AJREDIN AJDINI v. FRANK LILL & SON, INC., SC 20836

Compensation Review Board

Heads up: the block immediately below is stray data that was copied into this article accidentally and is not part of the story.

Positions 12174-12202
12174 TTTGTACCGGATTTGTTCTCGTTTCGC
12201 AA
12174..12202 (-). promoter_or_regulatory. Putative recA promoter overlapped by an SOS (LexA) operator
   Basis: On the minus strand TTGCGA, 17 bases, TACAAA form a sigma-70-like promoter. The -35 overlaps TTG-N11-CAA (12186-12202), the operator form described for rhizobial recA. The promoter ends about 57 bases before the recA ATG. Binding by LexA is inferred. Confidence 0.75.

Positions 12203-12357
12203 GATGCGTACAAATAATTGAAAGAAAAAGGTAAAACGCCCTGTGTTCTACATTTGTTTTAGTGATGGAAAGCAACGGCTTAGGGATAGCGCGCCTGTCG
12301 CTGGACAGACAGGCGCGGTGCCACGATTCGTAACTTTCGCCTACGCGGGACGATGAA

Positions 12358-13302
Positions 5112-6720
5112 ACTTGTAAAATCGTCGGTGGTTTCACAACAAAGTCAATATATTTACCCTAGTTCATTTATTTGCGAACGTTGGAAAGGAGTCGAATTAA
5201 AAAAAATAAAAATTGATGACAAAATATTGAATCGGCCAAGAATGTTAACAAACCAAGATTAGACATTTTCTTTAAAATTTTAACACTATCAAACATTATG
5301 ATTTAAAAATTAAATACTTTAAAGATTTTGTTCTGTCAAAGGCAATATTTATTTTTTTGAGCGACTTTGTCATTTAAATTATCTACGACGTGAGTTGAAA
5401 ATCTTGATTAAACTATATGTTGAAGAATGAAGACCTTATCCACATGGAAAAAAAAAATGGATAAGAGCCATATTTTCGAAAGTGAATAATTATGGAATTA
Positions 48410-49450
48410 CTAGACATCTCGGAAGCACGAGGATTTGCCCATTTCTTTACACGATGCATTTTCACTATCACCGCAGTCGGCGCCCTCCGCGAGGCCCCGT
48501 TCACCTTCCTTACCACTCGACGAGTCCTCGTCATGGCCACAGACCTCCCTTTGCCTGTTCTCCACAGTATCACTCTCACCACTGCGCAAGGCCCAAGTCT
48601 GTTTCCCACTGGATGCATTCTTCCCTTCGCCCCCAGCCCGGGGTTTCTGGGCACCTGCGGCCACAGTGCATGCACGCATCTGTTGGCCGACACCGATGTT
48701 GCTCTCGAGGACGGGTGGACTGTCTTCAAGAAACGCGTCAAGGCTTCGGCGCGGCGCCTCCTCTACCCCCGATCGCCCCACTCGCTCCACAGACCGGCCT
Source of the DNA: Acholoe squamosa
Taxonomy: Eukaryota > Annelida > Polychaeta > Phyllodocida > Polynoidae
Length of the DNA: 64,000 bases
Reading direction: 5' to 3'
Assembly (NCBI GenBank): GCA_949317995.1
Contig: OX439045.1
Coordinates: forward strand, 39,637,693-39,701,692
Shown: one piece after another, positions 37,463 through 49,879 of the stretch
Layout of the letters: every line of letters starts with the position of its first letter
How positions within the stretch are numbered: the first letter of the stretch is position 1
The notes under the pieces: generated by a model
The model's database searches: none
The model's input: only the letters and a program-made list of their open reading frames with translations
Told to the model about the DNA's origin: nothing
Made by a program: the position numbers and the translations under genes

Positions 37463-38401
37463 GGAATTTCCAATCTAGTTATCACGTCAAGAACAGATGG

Workers' Compensation; Whether Employer's Notice of Intention to Contest Liability for Employee's Injury is Deemed "Filed" Upon Mailing.  The claimant allegedly sustained several injuries during the course of his employment with Frank Lill & Son, Incorporated (FLS).  FLS received the claimant's two notices of claim (Form 30C) on May 3, 2019.  In response, the respondents, FLS and its insurer, mailed two notices of intention to contest liability (Form 43) on May 29, 2019, via certified mail in accordance with General Statutes § 31-321, which prescribes the manner of serving notice for purposes of the Workers' Compensation Act.  The commission, however, did not receive the Form 43 notices until June 3, 2019.  General Statutes § 31-294c (b) requires that an employer "file with the administrative law judge" a notice contesting liability within twenty-eight days following the employer's receipt of the employee's notice of claim.  The claimant filed a motion to preclude the respondents from contesting liability for his injuries, contending that their Form 43 notices were untimely under § 31-294c (b).  The Administrative Law Judge (ALJ) granted the motion to preclude, and the respondents appealed to the Compensation Review Board (board).  The respondents claimed that the term "file" in § 31-294c should be interpreted as implicitly incorporating the mailbox rule, which is defined in Black's Law Dictionary as follows: "[W]hen a . . . document is filed or served by mail, filing or service is deemed to have occurred on the date of mailing."  In support, they argued that Form 43 itself states that it "must be served upon the [ALJ]" and that the mailbox rule suggests that the date of service is deemed to be the date of mailing.  They thus contended that their Form 43 notices were timely under § 31-294c (b) because they were mailed to the commission on May 29, 2018, which was twenty-six days after the receipt of the claimant's Form 30C notices of claim.  The board affirmed the ALJ's decision, stating that there is no basis in the statutes, regulations, or case law to support the respondents' contention that the date of the mailing should be considered the date of filing.  In so ruling, the board observed that § 31-294c (b) uses the word "file" not "serve" and that Black's Law Dictionary defines "file" as "[t]o deliver a legal document to the court clerk."  In addition, the board noted that the customary usage, as well as the Regulations of Connecticut State Agencies, all dictate that the meaning of the word "file" is the actual presentation of a document at the relevant agency for inclusion into the official record.  The respondents appealed to the Appellate Court, and the Supreme Court transferred the appeal to itself.  On appeal, the respondents claim that the board erred by failing to apply the mailbox rule in determining the timeliness of their Form 43 notices under § 31-294c and argue in support thereof that there is "unambiguous harmony" between Black's Law Dictionary's definition of the mailbox rule, the statutory construction and intent of § 31-294c and § 31-321, and Forms 30C and 43 promulgated by the commission.